"Where Fillmore County News Comes First"
Saturday, December 7th, 2013
Volume ∞ Issue ∞
- 5:40:17, Dec 4th 2013 - Kiko - I feel the pain for anybody feeling the effects of this health care law. On th ... [Read More]
- 7:55:33, Dec 3rd 2013 - quail - I visited Austin's Goat Farm about 8 years ago when I was a patient at the nea ... [Read More]
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- 2:53:19, Nov 18th 2013 - mark scheevel - paul, you have said it all! it is truly an event that we as parents w ... [Read More]
- 11:50:51, Nov 12th 2013 - Sharon Rustad - Mr. Kues: Just for the record the invitation to join the Task For ... [Read More]
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- 8:39:45, Nov 6th 2013 - cbothun1234 - I will miss you forever and always lady! You have made such a positive i ... [Read More]
- 3:57:24, Nov 6th 2013 - MNFarmboy - Mr. Kues, the bill you mentioned about the district receiving $20 million ... [Read More]
Mon, Nov 3rd, 2003
Posted in Norwegian Ancestry
Posted in Norwegian Ancestry
In Norway, the 17th of May is a little like America’s 4th of July. Known as Syttende Mai, this is the day Norway ratified its constitution in 1814.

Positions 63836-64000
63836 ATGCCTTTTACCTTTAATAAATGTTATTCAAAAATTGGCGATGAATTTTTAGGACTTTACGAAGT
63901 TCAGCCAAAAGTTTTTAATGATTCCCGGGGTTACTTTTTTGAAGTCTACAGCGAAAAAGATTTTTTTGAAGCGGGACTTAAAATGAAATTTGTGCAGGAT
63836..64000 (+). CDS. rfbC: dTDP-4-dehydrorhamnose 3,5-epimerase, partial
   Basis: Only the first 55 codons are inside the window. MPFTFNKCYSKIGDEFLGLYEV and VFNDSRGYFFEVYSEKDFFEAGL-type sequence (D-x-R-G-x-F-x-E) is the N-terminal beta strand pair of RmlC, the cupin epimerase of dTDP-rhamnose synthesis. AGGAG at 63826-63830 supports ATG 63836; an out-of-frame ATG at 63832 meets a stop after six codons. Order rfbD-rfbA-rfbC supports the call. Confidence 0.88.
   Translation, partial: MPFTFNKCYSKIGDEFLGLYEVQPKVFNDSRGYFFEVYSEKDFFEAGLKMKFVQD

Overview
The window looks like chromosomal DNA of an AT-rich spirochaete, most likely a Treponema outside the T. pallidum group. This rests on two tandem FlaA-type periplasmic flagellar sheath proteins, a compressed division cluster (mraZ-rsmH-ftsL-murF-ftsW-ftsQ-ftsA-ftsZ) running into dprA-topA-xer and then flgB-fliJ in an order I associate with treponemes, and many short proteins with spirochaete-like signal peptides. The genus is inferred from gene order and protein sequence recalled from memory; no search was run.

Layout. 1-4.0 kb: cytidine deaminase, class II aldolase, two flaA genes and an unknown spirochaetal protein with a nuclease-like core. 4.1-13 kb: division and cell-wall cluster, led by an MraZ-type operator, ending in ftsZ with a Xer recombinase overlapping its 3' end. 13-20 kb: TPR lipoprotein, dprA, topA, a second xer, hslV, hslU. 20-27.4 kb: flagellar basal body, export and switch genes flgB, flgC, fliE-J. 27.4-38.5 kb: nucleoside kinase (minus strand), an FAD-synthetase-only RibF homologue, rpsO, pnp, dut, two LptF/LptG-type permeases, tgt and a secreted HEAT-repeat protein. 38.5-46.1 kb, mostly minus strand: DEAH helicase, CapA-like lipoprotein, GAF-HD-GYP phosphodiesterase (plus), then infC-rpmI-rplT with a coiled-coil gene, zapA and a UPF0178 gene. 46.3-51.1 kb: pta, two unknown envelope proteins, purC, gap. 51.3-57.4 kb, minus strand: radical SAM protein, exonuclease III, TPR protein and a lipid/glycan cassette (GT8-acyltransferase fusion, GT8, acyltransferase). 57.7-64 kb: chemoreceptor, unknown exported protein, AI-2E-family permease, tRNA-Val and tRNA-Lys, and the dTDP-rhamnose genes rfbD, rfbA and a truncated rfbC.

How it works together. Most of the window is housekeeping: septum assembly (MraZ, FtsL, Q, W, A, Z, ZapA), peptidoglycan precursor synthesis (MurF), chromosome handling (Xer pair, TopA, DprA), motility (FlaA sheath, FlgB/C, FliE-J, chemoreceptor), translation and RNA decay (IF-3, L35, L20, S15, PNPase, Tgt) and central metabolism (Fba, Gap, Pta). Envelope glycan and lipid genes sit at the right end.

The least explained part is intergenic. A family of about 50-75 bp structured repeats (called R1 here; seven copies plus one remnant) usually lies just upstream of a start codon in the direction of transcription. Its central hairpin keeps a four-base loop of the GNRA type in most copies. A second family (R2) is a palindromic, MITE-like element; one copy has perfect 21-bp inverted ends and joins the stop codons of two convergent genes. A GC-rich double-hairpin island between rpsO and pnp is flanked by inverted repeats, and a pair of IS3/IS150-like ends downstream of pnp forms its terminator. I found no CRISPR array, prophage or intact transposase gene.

Syttende Mai is celebrated locally amongst Norwegian-American communities, and several area festivities are planned for this weekend. One young man with a local connection will be a busy person on Saturday. Alex Huntrods, of Waukon, IA, who is the grandson of Char Nelson from Amherst, has been invited to participate in several Syttende Mai festivities. Alex has been invited to walk in the Syttende Mai parade in Decorah; ride on the Viking boat in the Spring Grove Syttende Mai parade; help with the Black Hammer Cemetery Walk; and give a woodcarving demonstration at the Whalan Standstill Parade. Also on Saturday, Alex will be taking a semester exam in Norwegian at Luther College. A pretty busy schedule for a junior in high school. What is so interesting about Norwegian heritage and culture that a seventeen-year-old boy would devote an entire weekend to celebrating Syttende Mai? It all started several years ago when Alex started attending Concordia College’s Skogfjorden Norwegian Language Village near Bemidji. Skogfjorden Language Villages "The reason I attended Skogfjorden the last five summers was to learn more about my heritage and have fun,” Alex said. “I am one-half Norwegian, and I am very proud of it, so I wanted to learn about the people, language, culture and customs of Norway.” Alex is one of approximately 9,500 young people ages 7 to 18 from all 50 states, Canada, and over 25 countries that attend the Villages each year. The mission of the Language Villages is “to prepare young people for responsible citizenship in our global community.” The villagers are immersed in culture and language which includes reading, writing, and speaking. In Alex’s case it was all in Norwegian. Alex’s interest in his Norwegian heritage was enhanced two years ago, when he went on a three-week trip to Norway with his grandmother, aunt, and mother. The trip was a great opportunity to visit ancestral farms and practice the Norwegian Alex had learned at Skogfjorden the previous years. He especially became interested in the Skigard (a Norwegian rustic fence of diagonal design) while touring Norway. After photographing numerous Skigard, he visited the Hallingdal Folkemuseum and was provided with instructions in Norwegian on how to build it. For his service project at Skogfjorden during the summer of 2001, Alex built a 22-foot Skigard with help from camp friends. Last summer they added another 28 feet. "Flat-Plane" Figure Carving Alex became interested in woodcarving after his mother gave him a small wood carving knife from Finland a few years ago. Alex heard about a class in Scandinavian-style figure carving at Vesterheim Norwegian-American Museum in Decorah. So far he’s taken six classes. “The particular Scandinavian style of woodcarving I do is called ‘flat-plane’,” Alex said. “It tries to duplicate what a Norwegian farmer did with a large flat all-purpose knife. The farmer’s knives were so thick they couldn’t make smooth, rounded carvings, thus they were left with large ‘flat-plane’ surfaces.” During the recent Historic Bluff Country National Scenic Byway Celebration in Lanesboro, Alex wore his bunad (official Norwegian National Costume) and demonstrated figure carving at the Sons of Norway Hall. Norwegian at Luther College Although Alex had completed the highest level of Norwegian Language at Skogfjorden, he still wanted to learn more. While taking woodcarving classes at Vesterheim from Harvey Refsal, Alex learned that Harley was an Associate Professor at Luther College in Decorah, where he taught Norwegian. During the past school year, Alex took Norwegian classes at Luther four days a week while keeping his regular high school class schedule in Waukon. During one of Harley’s Norwegian I classes, they had a guest speaker, Lisa Hjelmeland, from Telemark University College in Bø, Norway. Alex knew by the end of class that he wanted to study next year in Norway. This fall Alex will be a senior at Waukon High School, but will actually be attending Telemark University College for the first half of the year. Finding one’s self From Norwegian language classes, to woodcarving, and Skigard fence building, Alex’s culture and heritage has become an important part of his life. In Alex’s words "it’s helped me to find myself in the world, show me how I fit in, and define where I’m going." For further information about the thirteen Language Villages and scholarships contact: Concordia Language Villages, 901 8th St. South, Moorhead, MN 56562, phone 800-222-4750, www.concordialanguagevillages.org Alex Huntrods is the son of the author.Deb Nelson Gourley, B.S., M.S., is a copy/layout editor at the Fillmore County Journal.